Also want to throw attention to This Post instead of doing a "Copy+Paste". It's from Infinitron's thread "Ideas for creating items with negative attributes that people will actually use?"

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Simple as it sounds in the title: potions have expiration dates. This let's players rest whenever they want without giving them many plot/story penalties ("you're too late hero, we've killed everyone in town") but instead apply direct combat penalties. As an added bonus, I can only guess that players would be much less likely to hoard potions, something they can often ease into. If somebody wanted to get very creative, certain expired potions could become acids, poisons, alchemic ingredients, bombs,  or even entirely different potions. Thoughts?

 

1. Personally, those plot/story penalties are not a bad thing. Its been a small point of frustration for me that I am apparently alone in the fanbase in thinking this. The water chip and the Modoc quest are two of my favourite quests in any rpg because they are timed and it forces me to get my act together (well, not so much the water chip, which I find astonishing when people tell me they failed to beat the timer).

 

b) Even if you don't like those penalties, surely affecting the combat system is a WORSE method of managing such issues. Half of players don't use potions to any meaningful degree anyway, if you are dependent upon them it runs the risk of turning a dungeon into a deathtrap should they expire, and the system as a whole is surely more punishing to enjoyment than quest results changing because you took 2 years to go and get a bandage for someone.

 

iii: Rest spam is already being dealt with by the cooldown system.

 

4. Potion hoarding is, as it always has been in western rpgs, dealt with by the limited inventory system.

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Way I figure it, on easy mode you should have lots of potions but on hard mode you should be using them. Cause it's hard.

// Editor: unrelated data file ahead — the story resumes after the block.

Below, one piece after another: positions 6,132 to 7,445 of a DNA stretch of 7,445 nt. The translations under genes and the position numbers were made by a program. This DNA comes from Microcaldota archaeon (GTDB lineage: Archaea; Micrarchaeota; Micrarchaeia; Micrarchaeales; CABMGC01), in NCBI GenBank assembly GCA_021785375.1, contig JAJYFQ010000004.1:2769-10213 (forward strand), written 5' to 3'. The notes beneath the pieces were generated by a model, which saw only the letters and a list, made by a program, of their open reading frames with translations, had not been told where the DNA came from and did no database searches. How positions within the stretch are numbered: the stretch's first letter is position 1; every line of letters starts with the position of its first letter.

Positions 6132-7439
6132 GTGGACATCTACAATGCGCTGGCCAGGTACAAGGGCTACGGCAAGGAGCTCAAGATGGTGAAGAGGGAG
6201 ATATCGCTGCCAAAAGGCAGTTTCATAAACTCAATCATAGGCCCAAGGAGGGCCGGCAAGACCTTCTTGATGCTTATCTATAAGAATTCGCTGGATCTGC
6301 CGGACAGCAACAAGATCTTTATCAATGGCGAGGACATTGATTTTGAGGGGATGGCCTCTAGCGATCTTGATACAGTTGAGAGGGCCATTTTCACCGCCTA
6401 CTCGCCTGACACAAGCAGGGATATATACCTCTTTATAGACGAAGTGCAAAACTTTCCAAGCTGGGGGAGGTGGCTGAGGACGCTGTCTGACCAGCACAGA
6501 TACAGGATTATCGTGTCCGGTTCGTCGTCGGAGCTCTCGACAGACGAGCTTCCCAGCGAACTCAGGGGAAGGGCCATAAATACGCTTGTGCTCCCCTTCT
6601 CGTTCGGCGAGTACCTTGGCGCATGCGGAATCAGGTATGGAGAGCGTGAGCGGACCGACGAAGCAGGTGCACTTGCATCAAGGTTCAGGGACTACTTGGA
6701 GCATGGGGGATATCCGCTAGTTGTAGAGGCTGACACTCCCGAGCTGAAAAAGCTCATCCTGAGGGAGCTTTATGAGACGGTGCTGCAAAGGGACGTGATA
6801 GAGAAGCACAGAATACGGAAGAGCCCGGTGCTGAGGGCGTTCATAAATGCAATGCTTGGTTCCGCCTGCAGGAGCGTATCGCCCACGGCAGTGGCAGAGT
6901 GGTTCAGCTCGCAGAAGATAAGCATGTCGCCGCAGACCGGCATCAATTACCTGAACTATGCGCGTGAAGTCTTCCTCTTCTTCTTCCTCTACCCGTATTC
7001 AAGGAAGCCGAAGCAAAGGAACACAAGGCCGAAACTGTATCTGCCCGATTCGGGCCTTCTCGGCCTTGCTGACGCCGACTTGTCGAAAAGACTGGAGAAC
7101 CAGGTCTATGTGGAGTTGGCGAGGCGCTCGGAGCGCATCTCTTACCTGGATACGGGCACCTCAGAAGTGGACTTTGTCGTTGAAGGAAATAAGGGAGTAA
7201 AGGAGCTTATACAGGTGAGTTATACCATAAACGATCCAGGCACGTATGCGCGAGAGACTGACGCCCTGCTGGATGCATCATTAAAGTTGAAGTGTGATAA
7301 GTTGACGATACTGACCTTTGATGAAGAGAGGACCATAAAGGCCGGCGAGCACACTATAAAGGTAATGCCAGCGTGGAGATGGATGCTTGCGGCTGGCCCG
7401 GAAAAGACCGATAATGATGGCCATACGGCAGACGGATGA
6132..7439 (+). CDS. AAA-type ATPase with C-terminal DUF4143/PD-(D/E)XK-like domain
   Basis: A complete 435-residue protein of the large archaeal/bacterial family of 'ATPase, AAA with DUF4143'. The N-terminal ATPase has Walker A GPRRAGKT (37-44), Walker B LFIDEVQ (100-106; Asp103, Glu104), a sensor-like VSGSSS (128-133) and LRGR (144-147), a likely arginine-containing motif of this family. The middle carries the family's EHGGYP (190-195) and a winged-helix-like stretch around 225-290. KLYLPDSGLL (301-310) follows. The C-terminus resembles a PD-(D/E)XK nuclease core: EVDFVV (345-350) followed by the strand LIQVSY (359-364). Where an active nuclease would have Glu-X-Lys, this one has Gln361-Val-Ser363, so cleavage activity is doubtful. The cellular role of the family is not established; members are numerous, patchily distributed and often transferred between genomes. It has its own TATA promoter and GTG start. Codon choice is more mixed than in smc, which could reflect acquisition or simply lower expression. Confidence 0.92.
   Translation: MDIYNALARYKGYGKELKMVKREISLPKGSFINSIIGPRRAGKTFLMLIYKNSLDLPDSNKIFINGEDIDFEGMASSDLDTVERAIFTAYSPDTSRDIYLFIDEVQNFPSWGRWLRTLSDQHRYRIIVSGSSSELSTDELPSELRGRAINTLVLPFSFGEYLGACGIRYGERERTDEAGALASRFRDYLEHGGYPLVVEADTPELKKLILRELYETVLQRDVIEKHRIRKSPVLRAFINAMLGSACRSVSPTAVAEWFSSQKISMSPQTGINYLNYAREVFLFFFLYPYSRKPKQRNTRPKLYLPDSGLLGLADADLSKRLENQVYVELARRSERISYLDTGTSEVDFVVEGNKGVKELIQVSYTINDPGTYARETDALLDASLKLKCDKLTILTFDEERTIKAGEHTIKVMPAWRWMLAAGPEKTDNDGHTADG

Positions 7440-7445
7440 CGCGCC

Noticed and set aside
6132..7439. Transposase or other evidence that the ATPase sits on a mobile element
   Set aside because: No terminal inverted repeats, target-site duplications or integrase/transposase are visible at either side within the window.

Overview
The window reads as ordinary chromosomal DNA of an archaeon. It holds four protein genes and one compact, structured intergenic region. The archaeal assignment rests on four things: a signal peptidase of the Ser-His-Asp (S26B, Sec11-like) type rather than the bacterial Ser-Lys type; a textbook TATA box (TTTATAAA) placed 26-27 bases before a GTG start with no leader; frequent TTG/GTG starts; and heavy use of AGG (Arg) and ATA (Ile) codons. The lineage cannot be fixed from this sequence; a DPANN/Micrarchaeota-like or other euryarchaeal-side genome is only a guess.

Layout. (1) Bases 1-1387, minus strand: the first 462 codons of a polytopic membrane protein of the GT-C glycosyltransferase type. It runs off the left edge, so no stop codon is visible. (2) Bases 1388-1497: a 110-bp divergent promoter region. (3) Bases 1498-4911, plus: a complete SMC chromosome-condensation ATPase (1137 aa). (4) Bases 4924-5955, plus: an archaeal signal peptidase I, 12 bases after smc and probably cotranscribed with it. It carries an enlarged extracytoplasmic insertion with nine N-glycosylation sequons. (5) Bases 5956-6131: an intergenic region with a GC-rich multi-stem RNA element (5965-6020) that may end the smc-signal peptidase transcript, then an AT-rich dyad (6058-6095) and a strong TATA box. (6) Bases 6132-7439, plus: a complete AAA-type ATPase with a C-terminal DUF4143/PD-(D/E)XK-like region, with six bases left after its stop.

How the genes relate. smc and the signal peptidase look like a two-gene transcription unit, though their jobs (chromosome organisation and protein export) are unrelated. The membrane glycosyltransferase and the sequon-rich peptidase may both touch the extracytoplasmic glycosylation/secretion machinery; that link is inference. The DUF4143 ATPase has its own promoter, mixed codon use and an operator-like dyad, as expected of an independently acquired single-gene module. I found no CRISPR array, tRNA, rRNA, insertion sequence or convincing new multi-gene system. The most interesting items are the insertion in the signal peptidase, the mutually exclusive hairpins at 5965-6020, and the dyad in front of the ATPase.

I'm sure potions will have cool downs so it doesn't matter if you have 2,000 or 20 potions in a hard boss fight, you can only use 10. 

 

To be honest, I'm not sure I understand what the problem with hoarding potions is.


. Well I was involved anyway. The dude who can't dance. 

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At what Mr. Magniloquent said:

 

A) What if potions weren't actually potions? As in, the item functions "the same way," but it's not an ingestable bottle of liquid? What if they're something that, in the lore, can be used instantly, without disadvantage (time lost from use)?

 

B) What if they provided unique-yet-temporary effects? Look at the utility of a potion of invisibility versus a potion of improved defense. The potion of invisibility allows you to do something you couldn't previously do: move across the battlefield unseen, and/or fully escape your current attacker. Whereas, the potion of improved defense merely alters the numbers behind an existing ability: defense. Most potions just change some numbers in existing factors, rather than introducing new factors. What if they introduced new factors? Potion of Force: for 10 seconds, all your physical attacks produce knockback. You could pop that potion when near a cliff or environmental hazard, or to knock people into some conveniently-placed traps. Or knock an enemy into a smaller group of other enemies, to then strike at all of them with an AOE attack. Or for something like Barkskin, instead of gaining defense/armor (or, at least, instead of JUST that), what if melee bladed weapon attacks produced a disarm when they struck you (got stuck in your wooden skin)? Things of that nature.